At Shougang Park, visitors can jump onto a large inner tube to slide down the lanes of the Big Air Shougang, an iconic Games venue converted from a steel mill. It is now used as both an outdoor sporting resort and a vibrant cultural hub.

The Genting Snow Park in Zhangjiakou, where 20 gold medals were up for grabs during the Games, has staged dozens of events during this winter season, including professional and amateur competitions, junior training programs and skiing festivals.

A learner practices on an indoor artificial ski slope in Haikou, capital of south China's Hainan Province, Jan. 15, 2022. (Photo/Chen Ziwei, Xinhua)

A lasting boom

Christophe Dubi, the IOC's Olympic Games Executive Director, hailed that the most outstanding feature of the 2022 Games is the way they touched the lives of millions of local people by helping them discover the world of winter sports.

One year on, Chinese people's enthusiasm for winter sports shows no sign of abating. The ninth Public Ice and Snow Season kicked off across China at the end of 2022, with 1,500 winter sports activities scheduled to take place through April 2023.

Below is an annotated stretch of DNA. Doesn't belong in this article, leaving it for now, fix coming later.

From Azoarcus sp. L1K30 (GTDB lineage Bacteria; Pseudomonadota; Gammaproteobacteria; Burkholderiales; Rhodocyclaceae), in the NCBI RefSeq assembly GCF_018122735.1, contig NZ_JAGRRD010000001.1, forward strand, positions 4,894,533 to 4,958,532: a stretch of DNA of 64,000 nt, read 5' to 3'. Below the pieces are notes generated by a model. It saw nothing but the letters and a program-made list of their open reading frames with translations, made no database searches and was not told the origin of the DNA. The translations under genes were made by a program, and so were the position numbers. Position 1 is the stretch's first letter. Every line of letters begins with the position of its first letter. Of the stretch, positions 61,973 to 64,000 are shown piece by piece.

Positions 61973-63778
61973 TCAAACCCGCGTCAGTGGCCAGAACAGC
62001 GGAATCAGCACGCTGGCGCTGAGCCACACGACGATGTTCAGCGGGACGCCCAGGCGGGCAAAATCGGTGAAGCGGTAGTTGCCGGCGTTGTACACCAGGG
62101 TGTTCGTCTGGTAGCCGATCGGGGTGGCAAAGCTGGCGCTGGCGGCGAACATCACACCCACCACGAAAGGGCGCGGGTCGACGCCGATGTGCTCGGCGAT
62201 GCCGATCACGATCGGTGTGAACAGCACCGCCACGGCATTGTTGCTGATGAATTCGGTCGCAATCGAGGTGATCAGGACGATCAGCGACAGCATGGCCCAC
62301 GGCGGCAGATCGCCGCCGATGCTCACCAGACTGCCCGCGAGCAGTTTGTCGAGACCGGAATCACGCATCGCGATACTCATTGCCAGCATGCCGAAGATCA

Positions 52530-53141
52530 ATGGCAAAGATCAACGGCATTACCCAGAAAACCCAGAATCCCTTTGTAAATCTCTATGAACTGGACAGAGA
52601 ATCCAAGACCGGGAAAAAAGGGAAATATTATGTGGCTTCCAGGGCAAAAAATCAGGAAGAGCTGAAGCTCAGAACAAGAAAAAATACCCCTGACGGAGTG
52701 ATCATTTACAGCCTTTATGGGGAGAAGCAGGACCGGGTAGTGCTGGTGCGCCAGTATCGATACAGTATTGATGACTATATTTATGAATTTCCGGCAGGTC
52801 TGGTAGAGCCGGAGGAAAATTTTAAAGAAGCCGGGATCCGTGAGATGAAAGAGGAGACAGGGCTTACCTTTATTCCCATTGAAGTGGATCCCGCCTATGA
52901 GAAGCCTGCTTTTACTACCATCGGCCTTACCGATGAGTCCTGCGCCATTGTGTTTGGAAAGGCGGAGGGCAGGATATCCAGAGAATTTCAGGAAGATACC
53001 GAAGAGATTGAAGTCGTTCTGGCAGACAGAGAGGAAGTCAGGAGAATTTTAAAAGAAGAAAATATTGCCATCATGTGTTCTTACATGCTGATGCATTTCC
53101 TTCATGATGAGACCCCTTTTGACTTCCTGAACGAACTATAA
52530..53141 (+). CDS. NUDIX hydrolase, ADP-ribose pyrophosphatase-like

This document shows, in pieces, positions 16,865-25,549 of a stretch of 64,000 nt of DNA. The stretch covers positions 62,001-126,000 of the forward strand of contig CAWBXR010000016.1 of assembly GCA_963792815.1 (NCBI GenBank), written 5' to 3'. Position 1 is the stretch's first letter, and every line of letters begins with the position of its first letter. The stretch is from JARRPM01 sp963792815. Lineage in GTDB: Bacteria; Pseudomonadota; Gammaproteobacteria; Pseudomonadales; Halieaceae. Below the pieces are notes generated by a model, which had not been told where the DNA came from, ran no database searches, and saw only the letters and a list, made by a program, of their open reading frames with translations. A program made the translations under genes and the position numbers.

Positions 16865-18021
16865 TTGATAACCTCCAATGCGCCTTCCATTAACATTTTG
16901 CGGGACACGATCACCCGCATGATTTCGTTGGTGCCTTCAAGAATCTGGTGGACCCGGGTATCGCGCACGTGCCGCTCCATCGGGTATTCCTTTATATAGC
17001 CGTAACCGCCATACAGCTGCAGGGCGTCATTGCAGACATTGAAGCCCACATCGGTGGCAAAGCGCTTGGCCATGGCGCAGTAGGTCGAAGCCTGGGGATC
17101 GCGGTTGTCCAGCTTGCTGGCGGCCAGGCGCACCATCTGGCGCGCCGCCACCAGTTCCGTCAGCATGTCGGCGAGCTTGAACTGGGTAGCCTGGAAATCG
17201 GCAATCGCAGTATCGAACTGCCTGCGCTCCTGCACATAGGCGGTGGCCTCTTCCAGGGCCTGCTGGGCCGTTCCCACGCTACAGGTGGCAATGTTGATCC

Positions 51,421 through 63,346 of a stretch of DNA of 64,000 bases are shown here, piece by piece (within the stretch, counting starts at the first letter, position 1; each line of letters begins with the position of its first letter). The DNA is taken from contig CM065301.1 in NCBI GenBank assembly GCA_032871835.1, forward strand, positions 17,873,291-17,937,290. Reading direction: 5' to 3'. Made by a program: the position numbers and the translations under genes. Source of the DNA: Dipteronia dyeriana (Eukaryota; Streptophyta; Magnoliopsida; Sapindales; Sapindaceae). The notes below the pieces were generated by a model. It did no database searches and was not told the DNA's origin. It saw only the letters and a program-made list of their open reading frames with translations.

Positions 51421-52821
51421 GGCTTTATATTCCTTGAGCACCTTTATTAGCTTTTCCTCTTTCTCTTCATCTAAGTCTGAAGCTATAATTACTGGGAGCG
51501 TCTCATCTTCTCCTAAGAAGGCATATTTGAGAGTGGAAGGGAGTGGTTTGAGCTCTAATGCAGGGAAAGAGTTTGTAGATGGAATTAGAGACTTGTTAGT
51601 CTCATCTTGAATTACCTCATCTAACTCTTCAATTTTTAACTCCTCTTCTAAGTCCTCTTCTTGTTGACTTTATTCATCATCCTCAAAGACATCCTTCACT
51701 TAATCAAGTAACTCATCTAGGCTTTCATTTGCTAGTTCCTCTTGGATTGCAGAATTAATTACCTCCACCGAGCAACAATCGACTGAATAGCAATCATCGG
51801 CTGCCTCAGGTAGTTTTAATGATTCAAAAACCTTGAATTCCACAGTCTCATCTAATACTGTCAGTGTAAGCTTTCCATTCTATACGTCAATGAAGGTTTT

People have fun at Harbin Songhua River Ice and Snow Carnival in Harbin, northeast China's Heilongjiang Province, Jan. 22, 2023. (Photo/Wang Jianwei, Xinhua)

In Harbin, northeast China's Heilongjiang Province, people were seen skating and playing ice hockey on the frozen Songhua River, even though outdoor temperatures plummeted to 20 degrees below zero.

"Ice and snow is everywhere here, like a fairy tale world," said 13-year-old Shen Leying from Shanghai, who signed up for a snowboarding training camp in Heilongjiang.

During this year's seven-day Spring Festival holiday, bed-and-breakfast services near Beidahu ski resort in the northeastern Chinese city of Jilin skyrocketed 16 times compared with the number of orders in 2019.

Thanks to high-tech facilities such as portable artificial ice rinks, artificial intelligence skiing simulators, and dry-land roller ski training methods, winter sports have also reached China's southern provinces, where snow and ice are rarely seen.

In southern Guangdong province, 364 athletes representing eight cities competed in ice hockey and figure skating competitions for the first time at the Provincial Games.

A mushrooming interest in winter sports has directly driven consumption in related fields. Data from e-commerce platform JD.com shows a 114 percent year-on-year increase in the turnover of winter sports-related goods in 2022.